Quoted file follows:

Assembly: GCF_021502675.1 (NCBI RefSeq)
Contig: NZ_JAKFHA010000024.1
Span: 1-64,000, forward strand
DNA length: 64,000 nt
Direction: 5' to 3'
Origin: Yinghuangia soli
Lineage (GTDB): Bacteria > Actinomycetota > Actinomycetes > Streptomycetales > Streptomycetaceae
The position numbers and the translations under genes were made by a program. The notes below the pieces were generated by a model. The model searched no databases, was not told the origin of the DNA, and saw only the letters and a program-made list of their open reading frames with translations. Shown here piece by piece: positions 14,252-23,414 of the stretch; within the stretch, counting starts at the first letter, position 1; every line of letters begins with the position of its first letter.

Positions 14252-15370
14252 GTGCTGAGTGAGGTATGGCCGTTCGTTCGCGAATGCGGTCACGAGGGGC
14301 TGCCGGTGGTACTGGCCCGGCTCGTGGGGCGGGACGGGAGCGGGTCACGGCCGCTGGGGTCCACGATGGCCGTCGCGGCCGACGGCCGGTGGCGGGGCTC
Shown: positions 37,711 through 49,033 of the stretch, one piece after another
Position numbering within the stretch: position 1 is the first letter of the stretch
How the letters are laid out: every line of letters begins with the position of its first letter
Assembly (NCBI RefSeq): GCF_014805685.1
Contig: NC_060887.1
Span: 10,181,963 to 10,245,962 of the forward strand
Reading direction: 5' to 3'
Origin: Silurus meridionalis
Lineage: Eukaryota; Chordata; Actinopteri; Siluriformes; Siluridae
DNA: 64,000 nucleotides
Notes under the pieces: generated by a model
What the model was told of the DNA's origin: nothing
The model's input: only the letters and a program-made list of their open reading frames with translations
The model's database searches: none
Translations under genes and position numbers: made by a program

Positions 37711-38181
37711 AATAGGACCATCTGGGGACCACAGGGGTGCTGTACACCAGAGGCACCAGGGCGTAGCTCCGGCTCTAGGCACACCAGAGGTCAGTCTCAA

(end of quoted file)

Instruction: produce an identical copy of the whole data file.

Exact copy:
Assembly: GCF_021502675.1 (NCBI RefSeq)
Contig: NZ_JAKFHA010000024.1
Span: 1-64,000, forward strand
DNA length: 64,000 nt
Direction: 5' to 3'
Origin: Yinghuangia soli
Lineage (GTDB): Bacteria > Actinomycetota > Actinomycetes > Streptomycetales > Streptomycetaceae
The position numbers and the translations under genes were made by a program. The notes below the pieces were generated by a model. The model searched no databases, was not told the origin of the DNA, and saw only the letters and a program-made list of their open reading frames with translations. Shown here piece by piece: positions 14,252-23,414 of the stretch; within the stretch, counting starts at the first letter, position 1; every line of letters begins with the position of its first letter.

Positions 14252-15370
14252 GTGCTGAGTGAGGTATGGCCGTTCGTTCGCGAATGCGGTCACGAGGGGC
14301 TGCCGGTGGTACTGGCCCGGCTCGTGGGGCGGGACGGGAGCGGGTCACGGCCGCTGGGGTCCACGATGGCCGTCGCGGCCGACGGCCGGTGGCGGGGCTC
Shown: positions 37,711 through 49,033 of the stretch, one piece after another
Position numbering within the stretch: position 1 is the first letter of the stretch
How the letters are laid out: every line of letters begins with the position of its first letter
Assembly (NCBI RefSeq): GCF_014805685.1
Contig: NC_060887.1
Span: 10,181,963 to 10,245,962 of the forward strand
Reading direction: 5' to 3'
Origin: Silurus meridionalis
Lineage: Eukaryota; Chordata; Actinopteri; Siluriformes; Siluridae
DNA: 64,000 nucleotides
Notes under the pieces: generated by a model
What the model was told of the DNA's origin: nothing
The model's input: only the letters and a program-made list of their open reading frames with translations
The model's database searches: none
Translations under genes and position numbers: made by a program

Positions 37711-38181
37711 AATAGGACCATCTGGGGACCACAGGGGTGCTGTACACCAGAGGCACCAGGGCGTAGCTCCGGCTCTAGGCACACCAGAGGTCAGTCTCAA